The latest released U.S. inflation was expected to slow down. The rationale behind such a bet by the economists might be the high base of a year ago: March 2021 was at 2.6 percent, and April 2021 was 4.2 percent. If only in this sense, a slower number for last month may not mean price pressure truly eased but simply an arithmetic illusion. Many having wishful thinking would regard inflation as transitory and peak out soon. One reason for having that view was too much reliance on the experience of recent decades where inflation was always contained automatically.
Another main argument that inflation would peak out early or automatically (in a sense without much monetary tightening) is based on the supply-side argument. That says that lockdowns under COVID-19 which cause supply reduction (i.e., logistic blockage) are the true cause. This has been indeed the case two to three quarters ago. However, lockdowns are now already in the past, except in China. Indicators like the Baltic Dry Index which measures the cost of transporting key materials by sea have come down by over half from the peak, suggesting the supply-side argument cannot explain recent inflation.
On the other hand, exceptional monetary boosting over the past two years did create a lot of real effects, indicating that the Federal Reserve might have judged wrongly by referencing too much the experience of 2008. In the aftermath of the financial tsunami, credit was still weak after a prolonged period of zero interest rates and rounds of quantitative easing. This was because of lockdowns in the housing market and banking sector which generated a huge negative demand shock. But this time is different as Carmen and Rogoff termed: COVID-19 was not really a demand shock.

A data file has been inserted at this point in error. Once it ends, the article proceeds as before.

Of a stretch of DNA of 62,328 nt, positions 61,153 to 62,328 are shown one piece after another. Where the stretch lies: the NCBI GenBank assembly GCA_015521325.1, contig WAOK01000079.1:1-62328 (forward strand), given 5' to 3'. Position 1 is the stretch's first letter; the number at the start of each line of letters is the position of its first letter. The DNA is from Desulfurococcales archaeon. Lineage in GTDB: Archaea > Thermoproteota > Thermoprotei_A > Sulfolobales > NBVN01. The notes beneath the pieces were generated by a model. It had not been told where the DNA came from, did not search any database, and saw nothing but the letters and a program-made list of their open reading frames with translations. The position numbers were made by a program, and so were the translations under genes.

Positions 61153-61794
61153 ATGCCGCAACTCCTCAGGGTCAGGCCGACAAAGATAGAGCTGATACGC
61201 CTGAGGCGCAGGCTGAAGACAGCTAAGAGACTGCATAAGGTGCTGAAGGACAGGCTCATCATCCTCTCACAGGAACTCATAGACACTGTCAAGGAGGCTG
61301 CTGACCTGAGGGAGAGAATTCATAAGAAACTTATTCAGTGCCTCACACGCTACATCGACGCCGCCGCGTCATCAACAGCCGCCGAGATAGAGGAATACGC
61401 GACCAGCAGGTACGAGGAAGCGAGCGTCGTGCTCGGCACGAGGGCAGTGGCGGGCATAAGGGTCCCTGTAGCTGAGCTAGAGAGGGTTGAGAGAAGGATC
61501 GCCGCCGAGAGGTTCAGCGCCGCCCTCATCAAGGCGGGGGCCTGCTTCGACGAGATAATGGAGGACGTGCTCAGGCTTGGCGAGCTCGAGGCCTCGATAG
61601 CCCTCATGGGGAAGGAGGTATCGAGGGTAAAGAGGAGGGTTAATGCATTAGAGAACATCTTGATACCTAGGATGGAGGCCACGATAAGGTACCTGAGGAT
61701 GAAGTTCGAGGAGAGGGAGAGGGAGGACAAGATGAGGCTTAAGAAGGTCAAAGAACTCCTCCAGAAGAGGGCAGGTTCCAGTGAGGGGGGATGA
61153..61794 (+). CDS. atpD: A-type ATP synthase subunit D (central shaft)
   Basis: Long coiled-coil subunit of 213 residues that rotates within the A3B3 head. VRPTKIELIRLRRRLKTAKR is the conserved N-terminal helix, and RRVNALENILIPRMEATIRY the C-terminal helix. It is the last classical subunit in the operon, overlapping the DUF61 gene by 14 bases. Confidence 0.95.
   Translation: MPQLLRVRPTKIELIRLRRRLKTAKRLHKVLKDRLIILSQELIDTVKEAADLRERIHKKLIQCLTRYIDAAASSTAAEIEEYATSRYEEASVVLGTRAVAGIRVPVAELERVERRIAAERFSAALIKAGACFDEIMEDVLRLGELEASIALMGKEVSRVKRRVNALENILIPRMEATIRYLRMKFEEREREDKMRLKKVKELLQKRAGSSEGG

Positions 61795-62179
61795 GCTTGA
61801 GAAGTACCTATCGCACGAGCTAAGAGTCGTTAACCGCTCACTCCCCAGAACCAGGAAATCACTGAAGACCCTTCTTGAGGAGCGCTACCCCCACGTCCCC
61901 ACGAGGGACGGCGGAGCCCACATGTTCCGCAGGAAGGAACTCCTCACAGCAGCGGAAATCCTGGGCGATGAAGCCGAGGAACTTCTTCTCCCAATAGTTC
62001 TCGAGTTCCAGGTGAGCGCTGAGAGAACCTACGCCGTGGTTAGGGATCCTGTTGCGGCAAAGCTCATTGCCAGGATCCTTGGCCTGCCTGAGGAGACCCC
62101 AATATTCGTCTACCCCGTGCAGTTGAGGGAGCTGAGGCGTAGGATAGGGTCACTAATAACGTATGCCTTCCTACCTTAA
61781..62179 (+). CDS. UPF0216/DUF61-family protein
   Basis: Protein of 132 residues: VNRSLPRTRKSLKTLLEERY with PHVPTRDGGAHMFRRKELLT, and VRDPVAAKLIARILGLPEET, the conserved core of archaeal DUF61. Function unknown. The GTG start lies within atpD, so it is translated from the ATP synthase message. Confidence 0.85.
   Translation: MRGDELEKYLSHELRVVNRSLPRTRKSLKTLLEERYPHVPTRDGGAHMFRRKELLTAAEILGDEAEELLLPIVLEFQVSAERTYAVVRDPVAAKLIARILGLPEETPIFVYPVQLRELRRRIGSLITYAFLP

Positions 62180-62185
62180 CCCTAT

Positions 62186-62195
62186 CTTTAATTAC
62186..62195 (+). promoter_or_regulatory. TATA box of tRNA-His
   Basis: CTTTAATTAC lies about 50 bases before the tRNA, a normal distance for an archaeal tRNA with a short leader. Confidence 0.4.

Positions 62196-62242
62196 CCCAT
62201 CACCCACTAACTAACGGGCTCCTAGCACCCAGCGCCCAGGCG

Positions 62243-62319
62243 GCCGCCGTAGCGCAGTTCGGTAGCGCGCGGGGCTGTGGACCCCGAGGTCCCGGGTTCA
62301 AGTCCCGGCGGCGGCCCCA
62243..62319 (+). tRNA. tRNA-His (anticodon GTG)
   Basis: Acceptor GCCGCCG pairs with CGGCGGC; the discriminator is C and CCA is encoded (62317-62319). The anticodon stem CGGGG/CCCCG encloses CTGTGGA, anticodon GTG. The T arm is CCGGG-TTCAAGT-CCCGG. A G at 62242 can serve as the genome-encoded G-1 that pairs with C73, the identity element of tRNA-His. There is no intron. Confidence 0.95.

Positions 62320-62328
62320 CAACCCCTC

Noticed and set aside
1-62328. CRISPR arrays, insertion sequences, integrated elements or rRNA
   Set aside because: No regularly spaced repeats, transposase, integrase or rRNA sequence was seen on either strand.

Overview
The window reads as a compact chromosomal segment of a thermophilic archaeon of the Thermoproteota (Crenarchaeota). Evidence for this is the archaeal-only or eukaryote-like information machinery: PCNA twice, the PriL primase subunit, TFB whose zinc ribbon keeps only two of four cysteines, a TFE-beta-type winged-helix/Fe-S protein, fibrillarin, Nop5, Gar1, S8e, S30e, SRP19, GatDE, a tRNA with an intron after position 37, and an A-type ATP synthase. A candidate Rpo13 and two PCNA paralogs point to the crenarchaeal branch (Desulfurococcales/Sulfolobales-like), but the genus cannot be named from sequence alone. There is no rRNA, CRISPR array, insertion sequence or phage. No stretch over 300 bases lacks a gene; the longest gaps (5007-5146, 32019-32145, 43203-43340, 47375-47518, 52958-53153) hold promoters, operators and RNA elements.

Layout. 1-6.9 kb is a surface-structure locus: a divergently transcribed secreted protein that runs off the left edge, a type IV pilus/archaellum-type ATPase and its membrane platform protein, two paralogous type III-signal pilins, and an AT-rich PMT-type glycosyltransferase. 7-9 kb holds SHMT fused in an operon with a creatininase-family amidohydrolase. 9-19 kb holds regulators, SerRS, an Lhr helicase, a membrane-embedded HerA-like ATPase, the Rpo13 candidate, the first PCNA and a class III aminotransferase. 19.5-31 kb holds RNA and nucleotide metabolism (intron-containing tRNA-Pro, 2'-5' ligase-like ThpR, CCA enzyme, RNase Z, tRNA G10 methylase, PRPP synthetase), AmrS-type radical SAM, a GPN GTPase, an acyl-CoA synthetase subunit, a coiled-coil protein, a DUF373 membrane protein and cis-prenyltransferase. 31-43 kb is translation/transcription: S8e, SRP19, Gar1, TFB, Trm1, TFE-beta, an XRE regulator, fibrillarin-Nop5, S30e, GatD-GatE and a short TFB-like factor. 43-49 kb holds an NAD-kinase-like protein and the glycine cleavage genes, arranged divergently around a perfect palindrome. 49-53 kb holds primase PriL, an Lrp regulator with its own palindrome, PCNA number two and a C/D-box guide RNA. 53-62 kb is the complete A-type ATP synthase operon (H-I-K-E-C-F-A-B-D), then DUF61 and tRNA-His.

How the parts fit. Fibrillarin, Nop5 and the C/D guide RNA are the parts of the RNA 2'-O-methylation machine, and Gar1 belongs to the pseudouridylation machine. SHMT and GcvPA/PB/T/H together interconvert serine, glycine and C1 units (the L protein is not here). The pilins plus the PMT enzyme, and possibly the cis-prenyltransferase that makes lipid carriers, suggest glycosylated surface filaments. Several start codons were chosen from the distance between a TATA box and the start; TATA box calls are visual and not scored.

The red line in the accompanying chart shows the consumer credit year-on-year growth. Around the year 2008, the credit crunch was deep and prolonged, but in 2020 it was mild. As the key sectors of housing and banking were both in good shape, lockdowns were obviously a supply shock that would not be responsive to monetary stimulus.
Can printing money resolve any shortage of necessities? But the Fed was doing something like 2008. The ridiculous surge in the monetary base suggests the Fed has been crazy for some time.
Based on the correlation of these two series shown in the chart, monetary base growth is found to lead consumer credit growth by about seven quarters. The recent strong pickup of the latter is vivid evidence of the delayed boosting effect made seven quarters ago. Since the absurdly high monetary base growth is expected to be maintained for over 1.5 years before it comes down meaningfully, the same should be expected for consumer credit growth in a lagged manner. As a result, demand-driven inflation will follow accordingly.
While Jay Powell the Fed chairman has ample tools to tackle inflation, the honest answer is only one tool is applicable: to remove excess money by either hiking the Fed funds rate or selling bonds (quantitative tightening). And the effect of doing so will happen later rather than immediately.
Views expressed in this article are the opinions of the author and do not necessarily reflect the views of The Epoch Times.